So why do myths like those expressed in Boyle’s column endure? Part of it is because we’re not really used to thinking about local or urban politics the way we do national issues. Even as the politics in our backyard have become more important than ever, the battle lines are even less clear.
That’s partly due to the way the U.S. political system has changed over the past half-century. Our parties have always tended to be incredibly broad, not particularly consistent, coalitions when compared to those in almost any other industrialized country. That means that people with some very different political ideas end up with the same letter next to their name.
To make things even more complicated, because our country’s cities were in relative eclipse for a long time compared to the suburbs, our political parties don’t have a history of focusing on the major battles of urban policy.
That’s resulted in people who may broadly vote and act the same on the national level not agreeing on much at all on the local level. People who will proudly tout their credentials as progressive Democrats will tear each other to shreds over whether dense housing should be allowed in their neighborhoods or how much damage short-term rentals are doing.
It’s not that left and right-wing urban politics don’t exist, of course, or that the U.S. doesn’t have plenty of history of both. It does, from privatization pushed by conservative think-tanks to participatory budgeting or the Right to the City movement on the left. Cities have proven major battlegrounds of public policy, but not in ways that correspond easily to our existing party label.
American political parties usually don’t take positions on municipal issues; the Democrats don’t roll out “here’s what to do about zoning” as part of their platform. Cities tend to be dominated by elected officials from one party (usually, but not always, Democrats) even if the elections are nonpartisan, so municipal politics center far more about the factions and divisions within the aforementioned broad coalition. There’s plenty of those, but without easy names or public labels, the divisions in local politics can be a bit more opaque and less organized.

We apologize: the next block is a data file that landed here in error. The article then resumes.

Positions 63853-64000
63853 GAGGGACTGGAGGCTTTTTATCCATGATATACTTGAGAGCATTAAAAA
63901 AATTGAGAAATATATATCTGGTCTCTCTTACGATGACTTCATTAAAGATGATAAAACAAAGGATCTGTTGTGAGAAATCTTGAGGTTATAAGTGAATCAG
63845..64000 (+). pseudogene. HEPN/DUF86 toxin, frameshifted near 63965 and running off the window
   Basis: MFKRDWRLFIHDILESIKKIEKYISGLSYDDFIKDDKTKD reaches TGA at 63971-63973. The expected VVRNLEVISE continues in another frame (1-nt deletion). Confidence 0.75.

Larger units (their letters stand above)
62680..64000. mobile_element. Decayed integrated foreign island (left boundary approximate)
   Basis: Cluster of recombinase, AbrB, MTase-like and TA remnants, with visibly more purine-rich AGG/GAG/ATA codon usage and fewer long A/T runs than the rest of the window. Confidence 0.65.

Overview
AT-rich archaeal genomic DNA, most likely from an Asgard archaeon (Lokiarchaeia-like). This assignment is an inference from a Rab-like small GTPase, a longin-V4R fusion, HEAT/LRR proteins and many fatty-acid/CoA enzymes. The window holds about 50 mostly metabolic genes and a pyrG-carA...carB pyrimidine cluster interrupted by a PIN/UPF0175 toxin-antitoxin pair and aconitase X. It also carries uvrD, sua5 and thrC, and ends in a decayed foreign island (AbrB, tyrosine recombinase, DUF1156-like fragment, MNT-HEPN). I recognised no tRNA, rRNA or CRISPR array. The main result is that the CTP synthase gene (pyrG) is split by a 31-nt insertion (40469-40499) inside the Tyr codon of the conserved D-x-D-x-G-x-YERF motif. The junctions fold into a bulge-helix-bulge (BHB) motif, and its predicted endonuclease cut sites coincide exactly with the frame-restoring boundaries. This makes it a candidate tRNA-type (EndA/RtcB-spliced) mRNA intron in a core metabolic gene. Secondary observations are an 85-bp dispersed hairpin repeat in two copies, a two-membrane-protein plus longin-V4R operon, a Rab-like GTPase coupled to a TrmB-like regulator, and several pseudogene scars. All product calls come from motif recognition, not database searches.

In Asheville, the aversion to direct criticism combined with low turnout and an emphasis on resume over platform tend to make some of these divisions even less clear.
Then along comes another powerful illusion: the myth of the independent. Under this view, there are two parties with highly partisan positions and a great, undecided centrist mass that shares some views with both but really wants some great compromise position to come forward. Boyle’s piece has brought this myth hook-line-and-sinker (notice the assumption unaffiliated voters are automatically moderates) but you’ll hear it in every corner of the country.
This idea is, bluntly, false, as plenty of political science research has shown. Unaffiliated voters overwhelmingly side with one political party when they vote and they overwhelmingly identify with the left or right.
That means that Asheville’s mass of independents, rather than some great mythical center shaking their heads at pride flags, breasts and taxes, are actually a combination of left-wingers and, to a lesser extent, conservatives already decided on their views. In many cases, including in Asheville, a good chunk of this population doesn’t register with a party because they don’t think that party goes far enough.